Study 2 - Recognition of Modified Conditioning Sounds by Competitively Trained Guinea Pigs

Guinea pigs competing with food (an example of eating behavior, not related to the study itself)


Behavioral studies are rare on the guinea pig due to the fact that these animals are very difficult to train not to mention their complex personalities and skittish behavior patterns.


In this study, sound recognition was used to see if guinea pigs would be compelled to compete for food in an arena like setting after hearing a tone and also being starved. An example of Guinea pigs eating food is on the left although it is not directly related to the study itself.


If you look closely, you can also see that guinea pigs shift their mouths a lot when they are chewing quickly!

Background Information

There was 2 training periods that took place, and then the animals had to demonstrate specific behaviors upon hearing a stimulus.


“Guinea pigs emit 7 to 11 different species-specific calls with distinct types of social behavior associated with them (Ojima & Horikawa).


Purr calls are made up of identical short noise bursts repeating at approximately equal intervals, are emitted in conjunction with sexual behaviors like contact seeking, which implies that guinea pigs should recognize a difference in sounds or unnatural sound bursts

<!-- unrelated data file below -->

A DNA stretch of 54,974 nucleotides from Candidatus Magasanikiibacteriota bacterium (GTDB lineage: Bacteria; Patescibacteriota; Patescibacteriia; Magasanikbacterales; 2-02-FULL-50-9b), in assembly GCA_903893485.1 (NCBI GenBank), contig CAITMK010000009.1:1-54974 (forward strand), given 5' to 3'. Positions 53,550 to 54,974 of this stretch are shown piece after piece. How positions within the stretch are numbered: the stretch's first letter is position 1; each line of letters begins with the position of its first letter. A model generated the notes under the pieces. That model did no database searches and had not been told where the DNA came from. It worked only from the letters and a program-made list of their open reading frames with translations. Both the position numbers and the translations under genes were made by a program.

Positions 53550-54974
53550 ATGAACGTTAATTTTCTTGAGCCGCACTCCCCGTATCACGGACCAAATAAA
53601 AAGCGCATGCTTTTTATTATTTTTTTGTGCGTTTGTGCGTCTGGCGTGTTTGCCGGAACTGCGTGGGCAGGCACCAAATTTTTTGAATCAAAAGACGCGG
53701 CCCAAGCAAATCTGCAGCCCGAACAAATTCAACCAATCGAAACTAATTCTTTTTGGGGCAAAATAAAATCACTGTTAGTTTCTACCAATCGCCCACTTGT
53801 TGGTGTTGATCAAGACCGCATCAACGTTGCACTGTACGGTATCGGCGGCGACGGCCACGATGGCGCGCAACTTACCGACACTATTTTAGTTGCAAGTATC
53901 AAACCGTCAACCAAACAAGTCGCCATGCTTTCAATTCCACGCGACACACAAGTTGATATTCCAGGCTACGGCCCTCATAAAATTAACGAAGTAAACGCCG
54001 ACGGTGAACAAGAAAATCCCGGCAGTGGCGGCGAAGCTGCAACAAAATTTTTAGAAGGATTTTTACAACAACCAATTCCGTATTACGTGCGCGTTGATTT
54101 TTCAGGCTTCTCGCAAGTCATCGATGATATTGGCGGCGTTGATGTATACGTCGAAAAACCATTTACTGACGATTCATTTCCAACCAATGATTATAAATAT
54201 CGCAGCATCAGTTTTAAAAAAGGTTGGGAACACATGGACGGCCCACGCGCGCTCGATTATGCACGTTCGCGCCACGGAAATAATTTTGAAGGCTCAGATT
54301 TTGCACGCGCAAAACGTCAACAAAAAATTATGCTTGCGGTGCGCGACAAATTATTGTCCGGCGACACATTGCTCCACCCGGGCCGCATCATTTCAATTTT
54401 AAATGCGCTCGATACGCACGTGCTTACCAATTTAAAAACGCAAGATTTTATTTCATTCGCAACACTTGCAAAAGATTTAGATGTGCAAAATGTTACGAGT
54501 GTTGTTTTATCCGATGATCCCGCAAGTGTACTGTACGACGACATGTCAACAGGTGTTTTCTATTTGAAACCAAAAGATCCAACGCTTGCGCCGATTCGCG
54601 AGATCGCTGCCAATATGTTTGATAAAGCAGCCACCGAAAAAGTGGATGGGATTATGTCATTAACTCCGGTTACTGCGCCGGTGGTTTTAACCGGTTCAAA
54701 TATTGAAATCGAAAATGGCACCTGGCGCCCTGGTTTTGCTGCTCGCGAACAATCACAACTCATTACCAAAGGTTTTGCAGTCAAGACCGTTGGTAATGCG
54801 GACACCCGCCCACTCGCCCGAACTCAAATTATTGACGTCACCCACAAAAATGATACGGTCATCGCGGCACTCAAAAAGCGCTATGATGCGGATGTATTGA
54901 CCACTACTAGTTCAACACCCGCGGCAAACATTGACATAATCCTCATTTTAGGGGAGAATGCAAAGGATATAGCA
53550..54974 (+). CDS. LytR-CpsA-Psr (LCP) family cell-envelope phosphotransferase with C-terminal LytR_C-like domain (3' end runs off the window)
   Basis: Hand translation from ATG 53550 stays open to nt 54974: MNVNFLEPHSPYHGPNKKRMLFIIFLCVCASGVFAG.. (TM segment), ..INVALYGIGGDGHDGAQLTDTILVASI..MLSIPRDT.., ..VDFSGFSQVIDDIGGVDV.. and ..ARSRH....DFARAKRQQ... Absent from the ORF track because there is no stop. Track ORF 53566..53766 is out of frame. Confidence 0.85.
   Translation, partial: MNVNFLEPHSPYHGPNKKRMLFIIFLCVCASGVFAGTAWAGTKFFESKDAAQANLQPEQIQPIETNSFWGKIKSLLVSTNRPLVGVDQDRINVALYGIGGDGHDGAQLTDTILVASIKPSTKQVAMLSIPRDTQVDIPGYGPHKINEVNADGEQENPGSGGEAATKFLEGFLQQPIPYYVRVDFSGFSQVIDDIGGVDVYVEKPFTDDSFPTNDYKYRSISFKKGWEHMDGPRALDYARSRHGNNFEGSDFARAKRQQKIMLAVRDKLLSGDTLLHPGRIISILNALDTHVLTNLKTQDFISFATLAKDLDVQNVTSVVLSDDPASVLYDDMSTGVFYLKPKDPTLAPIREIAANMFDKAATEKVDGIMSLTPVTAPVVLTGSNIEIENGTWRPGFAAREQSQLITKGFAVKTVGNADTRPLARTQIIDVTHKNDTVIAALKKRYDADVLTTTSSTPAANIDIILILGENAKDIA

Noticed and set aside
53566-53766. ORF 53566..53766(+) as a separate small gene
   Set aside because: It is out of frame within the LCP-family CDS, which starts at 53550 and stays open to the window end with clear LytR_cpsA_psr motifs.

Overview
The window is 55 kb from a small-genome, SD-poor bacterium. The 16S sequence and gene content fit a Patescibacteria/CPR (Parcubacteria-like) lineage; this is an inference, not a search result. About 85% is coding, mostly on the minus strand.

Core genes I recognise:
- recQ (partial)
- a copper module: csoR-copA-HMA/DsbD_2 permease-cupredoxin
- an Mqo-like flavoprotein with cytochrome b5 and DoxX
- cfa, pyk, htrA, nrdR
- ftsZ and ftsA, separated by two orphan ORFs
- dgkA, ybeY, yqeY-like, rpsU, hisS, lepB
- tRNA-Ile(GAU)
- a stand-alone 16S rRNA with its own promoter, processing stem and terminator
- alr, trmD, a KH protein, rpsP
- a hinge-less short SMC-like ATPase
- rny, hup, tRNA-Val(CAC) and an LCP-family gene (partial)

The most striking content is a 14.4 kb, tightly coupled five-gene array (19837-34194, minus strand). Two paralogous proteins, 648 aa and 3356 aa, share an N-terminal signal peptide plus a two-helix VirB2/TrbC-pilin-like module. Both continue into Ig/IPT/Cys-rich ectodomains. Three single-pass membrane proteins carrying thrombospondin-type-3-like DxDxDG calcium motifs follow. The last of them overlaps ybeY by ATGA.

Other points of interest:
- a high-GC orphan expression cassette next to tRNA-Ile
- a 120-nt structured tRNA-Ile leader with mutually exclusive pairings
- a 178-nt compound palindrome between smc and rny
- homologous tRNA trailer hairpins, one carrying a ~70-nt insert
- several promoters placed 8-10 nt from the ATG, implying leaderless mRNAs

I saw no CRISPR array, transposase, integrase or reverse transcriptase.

6 short-hair guinea pigs, three were 1 month old and 3 were 5 months during this study.

Fasting GP'S

In the study animals fasted, but were allowed water during the experiment. In addition, they were housed in a cage with lighting from 7am-8pm.


Similar to what is done in sound design, sounds for this experiment were originally derived by stepping on the laboratory floor, clapping hands, hitting a plastic cage, hitting a metal can, scratching a metal mesh, and lastly, jingling keys.


The CS sound was comprised of 10 segments ranging from DC up to 12kHZ, then Guinea pigs were fed round pellets 4-5mm in diameter with playback of the CS, done in pairs.

Guinea pig next to speakers

Sound sets

The guinea pigs were trained to detect the sounds of two different types of sound in 3-4 days.


Training sounds were combined with test sounds to make a test sound set, and these sounds were repeated to animals over 2 days following the 2 week training period.


The sounds recorded in each session consisted of sound waveforms in source files, sounds monitored by the in-chamber microphone, timings of feedings as well as head motions were recorded.

Additional Information + Results

On days 1 or 2 starved GP’s started to spontaneously emit a whistle call in order to demand food, but this likely because they need to eat a lot to maintain healthy digestion.


It was common to observe conflict behaviors such as keeping their body over the food saucer to block the competitor’s approach to it and/or inserting their snout at the orifice of the food hooper to interfere with the competitor’s food intake” (Ojima & Horikawa, 2016).


Guinea pigs are a lot easier to study, at least when it comes to hearing research because of their cochlea’s are of easily accessible size, and the frequency range of its audiogram overlaps, especially for the lower part, with that of the human extensively. Hopefully these animals can help us find more medical advances in the near future.

Source: Ojima, H., & Horikawa, J. (2016). Recognition of Modified Conditioning Sounds by Competitively Trained Guinea Pigs. Frontiers in Behavioral Neuroscience,

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